An effort of the field test of SW modules was reported by OSU for their facilitated transport membranes containing both mobile and fixed-site amine carriers [36,38,52–57]. The roll-to-roll continuous membrane fabrication was demonstrated [53]. The 14”-wide prototype membrane was fabricated into a SW module with a membrane area of 1.4m2, which was tested at NCCC with actual flue gas containing 2 ppm SO2, 1.5–4 ppm NO2, and 7.6% O2 [38]. During the field trial, the SW module demonstrated a CO2 permeance of 1450 GPU and a CO2/N2 selectivity of 185 at 67 °C as shown in Figure 16h. A CO2 recovery of 44% was achieved by a single SW module with a CO2 purity of 94.5%. Overall, the module showed a 500-h stability despite various upsets due to flue gas flow rate variations and outages.

The stability and resilience of the facilitated transport membrane module have shed promising light on the following aspects. First, the amine carriers possessed essentially no volatility in the polymeric membrane, which eliminated the possibility of vaporization loss. Second, the low level of SO2 did not affect the transport performance of the carriers to a significant extent, which was likely due to the physical sorption of SO2 [58]; a cumulation of sulfur species in the membrane was not observed. Third, the chance of oxidation of the amine carriers at 67 °C was practically non-existent. Fourth, the polymer matrix was fully rubbery and not subject to a conformational relaxation, i.e., no physical aging. In addition, post-analysis of the tested membrane samples showed that no significant amounts of Cr, As and Se were deposited onto the membrane during the 500-h test at NCCC.


4. Conclusions

CO2 capture from coal- or natural gas-derived flue gas has been widely considered as the next
opportunity for the large-scale deployment of gas separation membranes. Despite the advances in
the synthesis of high-performance membrane materials, the modular fabrication of the membrane
is rarely demonstrated in scale, and the membrane durability is seldomly tested with actual flue
gas. In addition, the targeted CO2 recovery and purity of most membrane processes are yet to be
verified in the field. The lack of experience in the field operation of a membrane system imposes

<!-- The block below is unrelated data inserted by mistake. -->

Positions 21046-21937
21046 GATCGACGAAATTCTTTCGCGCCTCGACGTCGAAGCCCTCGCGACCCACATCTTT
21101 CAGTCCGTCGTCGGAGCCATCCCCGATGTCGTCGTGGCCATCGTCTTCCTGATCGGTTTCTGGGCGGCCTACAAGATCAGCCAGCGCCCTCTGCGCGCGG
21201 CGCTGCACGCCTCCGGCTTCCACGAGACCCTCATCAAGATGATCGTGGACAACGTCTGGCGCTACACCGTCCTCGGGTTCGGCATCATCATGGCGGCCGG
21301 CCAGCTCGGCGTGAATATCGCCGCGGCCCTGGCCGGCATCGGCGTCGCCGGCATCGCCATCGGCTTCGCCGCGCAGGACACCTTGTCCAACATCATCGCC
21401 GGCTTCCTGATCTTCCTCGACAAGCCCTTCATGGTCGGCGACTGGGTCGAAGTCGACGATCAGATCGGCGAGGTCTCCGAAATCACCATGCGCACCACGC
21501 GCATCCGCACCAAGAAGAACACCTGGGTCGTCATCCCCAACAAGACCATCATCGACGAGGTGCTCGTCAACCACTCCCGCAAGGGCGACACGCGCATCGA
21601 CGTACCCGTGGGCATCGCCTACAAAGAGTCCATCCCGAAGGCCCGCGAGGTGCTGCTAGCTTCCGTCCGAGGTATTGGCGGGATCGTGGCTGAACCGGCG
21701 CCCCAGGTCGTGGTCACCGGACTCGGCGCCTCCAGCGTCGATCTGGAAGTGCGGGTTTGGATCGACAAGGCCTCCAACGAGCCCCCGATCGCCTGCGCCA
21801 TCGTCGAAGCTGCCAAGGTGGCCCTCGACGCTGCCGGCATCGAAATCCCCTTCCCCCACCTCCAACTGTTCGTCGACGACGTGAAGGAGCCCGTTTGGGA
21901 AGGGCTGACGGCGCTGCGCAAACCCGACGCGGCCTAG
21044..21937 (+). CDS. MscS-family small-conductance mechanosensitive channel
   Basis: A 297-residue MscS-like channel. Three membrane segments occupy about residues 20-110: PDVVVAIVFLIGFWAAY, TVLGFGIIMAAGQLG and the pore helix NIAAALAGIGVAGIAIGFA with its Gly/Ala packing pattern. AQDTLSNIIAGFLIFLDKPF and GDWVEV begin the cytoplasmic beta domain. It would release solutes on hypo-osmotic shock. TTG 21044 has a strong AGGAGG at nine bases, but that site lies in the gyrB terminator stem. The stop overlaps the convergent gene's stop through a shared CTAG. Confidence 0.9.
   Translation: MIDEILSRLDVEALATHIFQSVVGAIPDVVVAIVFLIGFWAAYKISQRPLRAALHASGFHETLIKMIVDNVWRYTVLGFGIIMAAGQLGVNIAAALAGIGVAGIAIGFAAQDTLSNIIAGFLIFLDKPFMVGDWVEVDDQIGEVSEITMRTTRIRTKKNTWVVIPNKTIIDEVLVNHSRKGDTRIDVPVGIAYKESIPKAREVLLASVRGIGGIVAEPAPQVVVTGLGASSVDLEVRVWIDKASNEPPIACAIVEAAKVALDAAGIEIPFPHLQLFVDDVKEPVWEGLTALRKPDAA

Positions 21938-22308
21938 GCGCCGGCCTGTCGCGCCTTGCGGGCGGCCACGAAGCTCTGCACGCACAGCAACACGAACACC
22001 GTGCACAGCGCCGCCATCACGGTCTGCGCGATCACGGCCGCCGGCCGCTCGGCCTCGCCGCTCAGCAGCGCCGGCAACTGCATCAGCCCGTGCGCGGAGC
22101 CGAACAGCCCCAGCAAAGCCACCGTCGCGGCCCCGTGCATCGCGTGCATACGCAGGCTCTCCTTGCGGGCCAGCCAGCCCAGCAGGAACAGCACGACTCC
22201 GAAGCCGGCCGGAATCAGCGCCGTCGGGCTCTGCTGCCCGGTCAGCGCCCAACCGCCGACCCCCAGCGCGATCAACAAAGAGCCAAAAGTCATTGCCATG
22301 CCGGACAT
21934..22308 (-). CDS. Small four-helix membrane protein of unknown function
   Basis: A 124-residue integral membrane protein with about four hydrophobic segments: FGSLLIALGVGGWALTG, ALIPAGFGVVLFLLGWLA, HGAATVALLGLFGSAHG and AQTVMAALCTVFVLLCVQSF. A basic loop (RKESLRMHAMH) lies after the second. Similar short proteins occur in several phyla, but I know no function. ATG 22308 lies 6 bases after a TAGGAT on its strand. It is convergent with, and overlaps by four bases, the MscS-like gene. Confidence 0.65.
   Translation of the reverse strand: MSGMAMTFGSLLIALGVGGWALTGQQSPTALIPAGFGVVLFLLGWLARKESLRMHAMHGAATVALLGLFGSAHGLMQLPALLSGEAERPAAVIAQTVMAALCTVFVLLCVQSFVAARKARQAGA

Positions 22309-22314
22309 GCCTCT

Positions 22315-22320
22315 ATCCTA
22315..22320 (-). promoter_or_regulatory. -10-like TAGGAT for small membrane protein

the greatest challenge for its commercialization. Therefore, the recent progress in the engineering of
polymeric membranes for post-combustion carbon capture has been reviewed in terms of capture
system energetics, process synthesis, membrane scale-up, modular fabrication, and field tests. The key
conclusions and remarks are as follows:
(1) The CO2 capture from a dilute source such as flue gas is intrinsically energy-intensive,
showcasing low-energy consumption benefits of membrane process. The assignment of proper
transmembrane driving force is the key to balance the second-law efficiency and the footprint of
a membrane system.
(2) Limited by the membrane selectivity and practical feed-to-permeate pressure ratio, a single-stage
membrane process can only partially capture the CO2. For a higher CO2 recovery, a multi-stage
cascade design is mandatory.
(3) Enriching and stripping cascades are both suitable for 90% CO2 recovery, provided that
sophisticated recycling streams are designed in the processes to enhance the CO2 flux. In order
to achieve a >95% CO2 purity, a CO2/N2 selectivity greater than 50 is needed to make the
process feasible. However, a higher selectivity (e.g., >100) is generally required for an optimized
membrane-alone process.
(4) HF and SW modules are the preferred modular configurations due to their higher packing
density and ease of manufacturing. Although less studied, PF modules also have applications
in post-combustion carbon capture, especially in pre-pilot studies and situations where
a high-pressure drop is unavoidable.
(5) The actual flue gases are invasive to the membrane operation. The frequently encountered
challenges include the fouling by the particulate matter, the chemical degradation caused by SOx
and NOx, heavy metal deposition, and water-induced plasticization. These factors should be
considered during the membrane development. In addition, flue gas pretreatment should be
emphasized prior to a field trial.

Funding: This research was funded by the U.S. Department of Energy/National Energy Technology Laboratory with
grant number DE-FE0031731 and the Ohio Development Services Agency under grant number OER-CDO-D-19-12.
Acknowledgments: We would like to thank Krista Hill and Andy Aurelio of National Energy Technology
Laboratory for providing helpful discussion and input. This work was partly supported by the Department of
Energy under Award Number DE-FE0031731 with substantial involvement of the National Energy Technology
Laboratory, Pittsburgh, PA, USA.